As far as the specific question, it would not be as simple as a singular genetic cause. Our seperate organs were not designed to function forever. Accumulation of damage, wear and mistreatment is inevitable and eventually critical. No machine functions forever, and I think man is included in that... could it be extended? perhaps, but not ad inifinitum.
 

morph4me

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People die of old age because their genetic material accumulates damage over time and thus their cells no longer function well. When the level of function reaches a tipping point, the whole system collapses. This is basically the moment of death.

With that being said, couldn't dying be classified as a disease? If so, what would be wrong with using biomolecular/genetic science to cure this disease? What would be the implications if "growing older" was curable?

It seems to me that dying isn't the disease, life is. All of those symptoms start when you're born. That being said, I believe that dying is just the next phase of life. Infancy, adolesence, adulthood, death, unknown next phase.
 

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I don't think you can label dying as a disease. Setting aside the spiritual ramifications. Its natural progression. Your body lives, your body dies. If we were permitted to live this life forever. How many of us would want to? With all the ups,downs, and pain of this life. Who could take it forever? I am thankful that GOD's Word says that for believers. There is eternal peace beyond this life. The Scriptures say, "do not grow weary of well doing", for that reason. So in reality all who accept this. Will live forever.

1stJohn1:9
 

kidswarrior

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What will a person do with their life? My grandmother lived until she was 93. Even if I was looking at a doubling of those numbers...I'm not sure I want to work until I'm 130 years old simply so I can support myself until I'm 180. There is a certain peace in knowing that life is finite...at least in my view. :D

And I share your view. Reaching the halfway point and beyond caused me to see that I was not the center of the universe (as I'd thought :D), to begin to ask different questions such as what would I have done with my time/what would I leave? And this in turn caused me to let go of lesser-priorities, to identify and focus on that which was really important. To me, these are all good things. So the certainty of death brought a clarity to life. A pretty good trade, if you ask me. :)
 
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Makalakumu

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Interesting discussion so far and I see alot of validity in many of the points made. However, I would like to point out the following...

1. If not for modern medicine, most of us wouldn't be here. Disease and other injuries would have take the bulk of us out around 35. So, is our current lifespan, unnatural?

2. There are alot of current measures that we could take that would increase our lifespan even further. For example, some supplements and caloric restriction have proven to add substantial amounts to mammalian lifespans. If humans were to implement this, would it be unnatural?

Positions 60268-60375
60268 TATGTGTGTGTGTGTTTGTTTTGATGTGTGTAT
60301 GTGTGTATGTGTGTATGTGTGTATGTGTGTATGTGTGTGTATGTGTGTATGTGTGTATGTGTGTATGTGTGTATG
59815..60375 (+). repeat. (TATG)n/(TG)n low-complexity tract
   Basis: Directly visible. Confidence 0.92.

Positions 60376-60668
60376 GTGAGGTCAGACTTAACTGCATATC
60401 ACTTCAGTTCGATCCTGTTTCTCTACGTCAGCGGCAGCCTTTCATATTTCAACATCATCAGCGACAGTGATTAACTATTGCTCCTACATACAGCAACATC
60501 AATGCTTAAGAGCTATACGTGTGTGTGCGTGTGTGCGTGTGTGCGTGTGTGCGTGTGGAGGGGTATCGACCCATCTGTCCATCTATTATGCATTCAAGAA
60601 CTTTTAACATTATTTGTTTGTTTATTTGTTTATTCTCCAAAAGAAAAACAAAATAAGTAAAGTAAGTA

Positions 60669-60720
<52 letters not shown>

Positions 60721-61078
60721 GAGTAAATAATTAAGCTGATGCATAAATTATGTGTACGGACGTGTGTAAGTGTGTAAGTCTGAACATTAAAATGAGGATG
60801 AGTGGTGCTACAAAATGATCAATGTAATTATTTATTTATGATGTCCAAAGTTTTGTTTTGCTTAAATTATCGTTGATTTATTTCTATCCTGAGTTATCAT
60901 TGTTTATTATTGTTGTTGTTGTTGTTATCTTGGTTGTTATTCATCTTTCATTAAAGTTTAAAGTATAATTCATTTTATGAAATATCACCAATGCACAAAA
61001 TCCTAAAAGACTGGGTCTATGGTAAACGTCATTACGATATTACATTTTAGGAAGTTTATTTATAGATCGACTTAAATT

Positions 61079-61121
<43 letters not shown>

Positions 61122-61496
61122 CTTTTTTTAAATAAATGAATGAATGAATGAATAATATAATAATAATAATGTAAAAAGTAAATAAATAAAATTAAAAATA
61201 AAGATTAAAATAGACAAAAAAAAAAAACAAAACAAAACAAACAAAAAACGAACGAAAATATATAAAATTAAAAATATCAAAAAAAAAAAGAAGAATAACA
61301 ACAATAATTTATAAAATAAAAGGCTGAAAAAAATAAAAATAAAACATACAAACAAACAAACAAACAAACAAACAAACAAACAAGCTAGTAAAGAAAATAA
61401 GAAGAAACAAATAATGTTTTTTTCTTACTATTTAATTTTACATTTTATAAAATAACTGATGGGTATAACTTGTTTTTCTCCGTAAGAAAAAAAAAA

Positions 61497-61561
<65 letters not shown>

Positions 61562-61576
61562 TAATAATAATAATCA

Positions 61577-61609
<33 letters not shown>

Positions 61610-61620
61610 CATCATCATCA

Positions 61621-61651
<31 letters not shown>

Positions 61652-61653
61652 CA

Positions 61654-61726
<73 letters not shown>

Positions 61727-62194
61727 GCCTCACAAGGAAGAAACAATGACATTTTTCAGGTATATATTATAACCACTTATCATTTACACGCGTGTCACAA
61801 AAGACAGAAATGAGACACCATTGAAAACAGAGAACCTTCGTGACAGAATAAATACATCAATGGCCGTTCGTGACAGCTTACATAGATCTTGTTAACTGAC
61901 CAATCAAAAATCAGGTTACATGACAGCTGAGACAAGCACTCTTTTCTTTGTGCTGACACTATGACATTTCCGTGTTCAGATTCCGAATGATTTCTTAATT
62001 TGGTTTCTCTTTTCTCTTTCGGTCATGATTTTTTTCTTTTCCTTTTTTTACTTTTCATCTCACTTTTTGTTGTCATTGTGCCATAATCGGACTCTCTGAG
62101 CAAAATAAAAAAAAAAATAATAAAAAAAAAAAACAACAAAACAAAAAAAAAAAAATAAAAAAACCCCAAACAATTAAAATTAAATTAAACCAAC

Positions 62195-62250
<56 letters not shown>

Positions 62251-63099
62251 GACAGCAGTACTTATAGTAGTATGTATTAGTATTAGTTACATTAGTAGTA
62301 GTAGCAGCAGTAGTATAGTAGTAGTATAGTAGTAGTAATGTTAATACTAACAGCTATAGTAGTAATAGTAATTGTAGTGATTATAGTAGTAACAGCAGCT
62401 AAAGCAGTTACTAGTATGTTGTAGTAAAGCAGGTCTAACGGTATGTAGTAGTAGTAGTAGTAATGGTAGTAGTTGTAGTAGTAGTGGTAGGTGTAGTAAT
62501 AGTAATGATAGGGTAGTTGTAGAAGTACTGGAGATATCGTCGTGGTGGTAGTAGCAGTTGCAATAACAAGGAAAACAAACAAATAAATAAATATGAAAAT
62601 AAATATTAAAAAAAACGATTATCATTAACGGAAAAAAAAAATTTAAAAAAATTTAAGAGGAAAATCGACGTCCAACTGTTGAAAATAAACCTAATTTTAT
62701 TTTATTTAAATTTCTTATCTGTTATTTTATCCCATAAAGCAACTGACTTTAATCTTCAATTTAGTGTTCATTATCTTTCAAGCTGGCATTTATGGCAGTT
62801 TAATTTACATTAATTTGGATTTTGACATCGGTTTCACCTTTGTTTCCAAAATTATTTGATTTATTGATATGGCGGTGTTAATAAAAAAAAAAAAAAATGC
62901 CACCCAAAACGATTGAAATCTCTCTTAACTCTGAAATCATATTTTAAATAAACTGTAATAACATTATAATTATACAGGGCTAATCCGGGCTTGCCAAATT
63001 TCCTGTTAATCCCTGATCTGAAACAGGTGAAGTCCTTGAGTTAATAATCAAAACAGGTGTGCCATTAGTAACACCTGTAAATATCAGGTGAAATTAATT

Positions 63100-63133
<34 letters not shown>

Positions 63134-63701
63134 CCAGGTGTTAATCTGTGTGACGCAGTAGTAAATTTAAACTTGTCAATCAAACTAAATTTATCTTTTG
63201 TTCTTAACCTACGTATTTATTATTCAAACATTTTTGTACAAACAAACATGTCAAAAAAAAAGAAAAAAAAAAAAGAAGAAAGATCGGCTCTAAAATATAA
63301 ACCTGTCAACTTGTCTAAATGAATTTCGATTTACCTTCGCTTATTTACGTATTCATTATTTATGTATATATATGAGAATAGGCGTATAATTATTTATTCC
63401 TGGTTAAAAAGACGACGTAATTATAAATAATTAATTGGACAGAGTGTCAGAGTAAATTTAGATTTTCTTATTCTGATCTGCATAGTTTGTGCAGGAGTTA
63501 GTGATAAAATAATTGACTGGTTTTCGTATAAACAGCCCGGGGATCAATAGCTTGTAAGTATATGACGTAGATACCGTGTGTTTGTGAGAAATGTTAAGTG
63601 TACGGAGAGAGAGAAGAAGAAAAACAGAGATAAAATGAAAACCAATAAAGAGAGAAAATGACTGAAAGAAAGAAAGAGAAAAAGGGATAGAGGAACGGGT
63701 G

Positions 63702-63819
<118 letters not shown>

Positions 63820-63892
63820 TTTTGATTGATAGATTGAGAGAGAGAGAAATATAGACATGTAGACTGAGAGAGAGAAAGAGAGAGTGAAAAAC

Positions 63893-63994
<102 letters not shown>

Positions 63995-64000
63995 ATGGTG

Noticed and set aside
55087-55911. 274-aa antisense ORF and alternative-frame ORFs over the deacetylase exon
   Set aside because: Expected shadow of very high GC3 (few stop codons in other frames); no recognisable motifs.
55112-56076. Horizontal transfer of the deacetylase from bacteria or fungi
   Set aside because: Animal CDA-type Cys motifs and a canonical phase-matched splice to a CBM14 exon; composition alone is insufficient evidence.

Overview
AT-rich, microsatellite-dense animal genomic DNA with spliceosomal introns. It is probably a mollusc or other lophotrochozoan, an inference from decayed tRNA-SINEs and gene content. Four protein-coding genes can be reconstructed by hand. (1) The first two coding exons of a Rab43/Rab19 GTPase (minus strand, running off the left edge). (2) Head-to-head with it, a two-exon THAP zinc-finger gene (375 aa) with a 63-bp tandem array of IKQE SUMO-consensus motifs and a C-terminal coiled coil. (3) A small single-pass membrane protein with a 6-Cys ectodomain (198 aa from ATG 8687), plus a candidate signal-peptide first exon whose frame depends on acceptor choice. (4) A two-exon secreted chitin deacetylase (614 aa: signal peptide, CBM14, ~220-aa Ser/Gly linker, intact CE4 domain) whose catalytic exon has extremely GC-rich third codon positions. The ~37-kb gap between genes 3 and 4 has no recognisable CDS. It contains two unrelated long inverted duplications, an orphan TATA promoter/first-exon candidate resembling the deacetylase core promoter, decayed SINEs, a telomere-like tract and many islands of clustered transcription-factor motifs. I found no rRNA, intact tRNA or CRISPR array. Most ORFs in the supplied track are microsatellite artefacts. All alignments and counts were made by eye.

3. Technology in the future, in the form of nanotechnology, promises to actually build or rebuild biologic material. This could, in effect, reverse aging.

With that being said, if you could, at least, double your lifespan, would you? How about longer?

Also, what really is natural? Aren't humans part of nature? So how can anything we do be "unnatural?"
 

morph4me

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Interesting discussion so far and I see alot of validity in many of the points made. However, I would like to point out the following...

1. If not for modern medicine, most of us wouldn't be here. Disease and other injuries would have take the bulk of us out around 35. So, is our current lifespan, unnatural?

2. There are alot of current measures that we could take that would increase our lifespan even further. For example, some supplements and caloric restriction have proven to add substantial amounts to mammalian lifespans. If humans were to implement this, would it be unnatural?

3. Technology in the future, in the form of nanotechnology, promises to actually build or rebuild biologic material. This could, in effect, reverse aging.

With that being said, if you could, at least, double your lifespan, would you? How about longer?

Also, what really is natural? Aren't humans part of nature? So how can anything we do be "unnatural?"

Since humans are part of nature, and survival is a natural instinct, it would be unatural not to want to extend our lifespans. The problem is that there is a balance to nature and a limit to resources, and when resources are scarce human beings tend to get what they need by destroying other human beings, and if they don't, resources run out and everybody dies. So in our search for immortality, we are ushering in our own demise. Interesting paradox.
 
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Makalakumu

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One of the interesting things about nature is that is always seems to figure out new ways to come to balance, despite a species evolutionary steps. If humans were to greatly enhance their lifespan, or stop aging altogether, what would the new balance look like?

Another interesting aspect of this conversation is the prospects of Strong AI. This is basically the development of computers that could encompass sentience on human scales or higher. What if we were able to download our minds into this format so that it preserved our consciousness?

Would this present an avenue for eternal life? What would this mean in regards to the human soul...if such a thing really exists?
 

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People die of old age because their genetic material accumulates damage over time and thus their cells no longer function well. When the level of function reaches a tipping point, the whole system collapses. This is basically the moment of death.

With that being said, couldn't dying be classified as a disease? If so, what would be wrong with using biomolecular/genetic science to cure this disease? What would be the implications if "growing older" was curable?

they die coz their fuel runs out :D
 

someguy

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Dying is not a disease. It is what a disease causes. Maybe you could say that genetic damage is a disease but not death. Death is the end result. It's like moving and running. To run is to move. To move is not to run.
The implications would be that people would have to have more creative ways of dying. Suicide rates would probably go up however. I mean how long can you stand to live if your memories are full? Wouldn't it be a pain after a while?